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The Symbiotic Relationship of Broccoli & Garlic

The Symbiotic Relationship of Broccoli & Garlic

Here is our example of a healthy symbiotic relationship between broccoli, and a local heirloom variety given to us by Wendy Williams named properly '˜Old-man-Garlic'.



Broccoli is a large plant, and requires a lot more specific nutrients than other plants. Broccoli generally uses more

calcium so avoid planting next to heavy feeding crops like asparagus, cantaloupe, sweet corn, pumpkin, and watermelon. In a healthy soil, or a garden where the farmer will supplement with additional nutrients, planting broccoli with other members of the Brassica family such as Brussels sprout, cabbage, and

cauliflower is acceptable. Preferably, the holistic gardener can pair broccoli with lighter feeders, such as nasturtiums and beets, which require very little calcium from the soil. Mustard greens, rue, and grapes negatively affect broccoli, and others of the Brassica family.

The nightshade family does not grow well next to the Brassica family of vegetables, which include tomatoes, eggplant, and peppers. In the pictures the broccoli planted closest to the tomato plants were the only broccoli plants to receive damage from insects. While all those neighboring broccoli planted in, and around the garlic did better with almost no

damage to leaves, and stems. This can be for many reasons, for one the neighboring tomato plant most likely blocks sunlight, steals nutrients, and provides a bug breeding ground for the first assault on the closest broccoli in proximity. This does not hinder the fact that companion planting works, but aids to the fact that this holistic approach has more value than just a spiritual connection of symbiosis, and highlights the importance of properly pairing plants with specific species for success. Companion planting bases its information off anecdotal evidence, and is in many aspects a new and growing field of science. Monitor how well your plants respond to the different methods, and tailor your planting patterns accordingly.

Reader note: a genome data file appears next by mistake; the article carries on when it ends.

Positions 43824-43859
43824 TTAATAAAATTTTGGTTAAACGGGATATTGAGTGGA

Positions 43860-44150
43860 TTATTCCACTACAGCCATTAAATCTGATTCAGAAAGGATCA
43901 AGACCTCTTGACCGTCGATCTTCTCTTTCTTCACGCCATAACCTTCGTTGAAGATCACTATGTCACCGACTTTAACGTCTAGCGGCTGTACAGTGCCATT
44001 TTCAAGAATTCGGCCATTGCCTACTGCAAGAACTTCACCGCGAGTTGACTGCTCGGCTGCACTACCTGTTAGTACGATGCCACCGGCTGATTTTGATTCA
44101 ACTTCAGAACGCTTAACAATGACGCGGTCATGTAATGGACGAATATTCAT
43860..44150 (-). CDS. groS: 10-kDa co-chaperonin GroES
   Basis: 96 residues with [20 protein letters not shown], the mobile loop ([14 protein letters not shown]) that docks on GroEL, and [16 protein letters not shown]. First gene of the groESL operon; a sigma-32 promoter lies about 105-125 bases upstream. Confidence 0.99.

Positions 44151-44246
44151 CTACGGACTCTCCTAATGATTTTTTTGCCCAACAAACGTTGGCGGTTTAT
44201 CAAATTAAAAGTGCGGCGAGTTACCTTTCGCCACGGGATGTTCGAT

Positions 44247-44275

This covers the what not to do's to improve your broccoli production, now we can delve into the plants that can benefit, and enhance

broccoli's ability to fight pest, and disease. The strong aromas of herbs dill, sage, rosemary, basil, mint, garlic, and thyme all are said to help improve resistance to infestation from pest, and disease. Other plants that live in harmony with broccoli are bush beans, cucumber, lettuce, potato, radishes, and shallots. Flowers that thrive with broccoli include plants like marigold and nasturtiums. The garlic accumulates sulfur, allowing fungus, and pest to be stalled in their overtaking of the garden. Sulfur is used throughout the greenhouse, and gardening industry in sprays, and sulfur burners. The strong stench produced by sulfur accumulation strongly repels bugs within a certain radius of the garlic clove.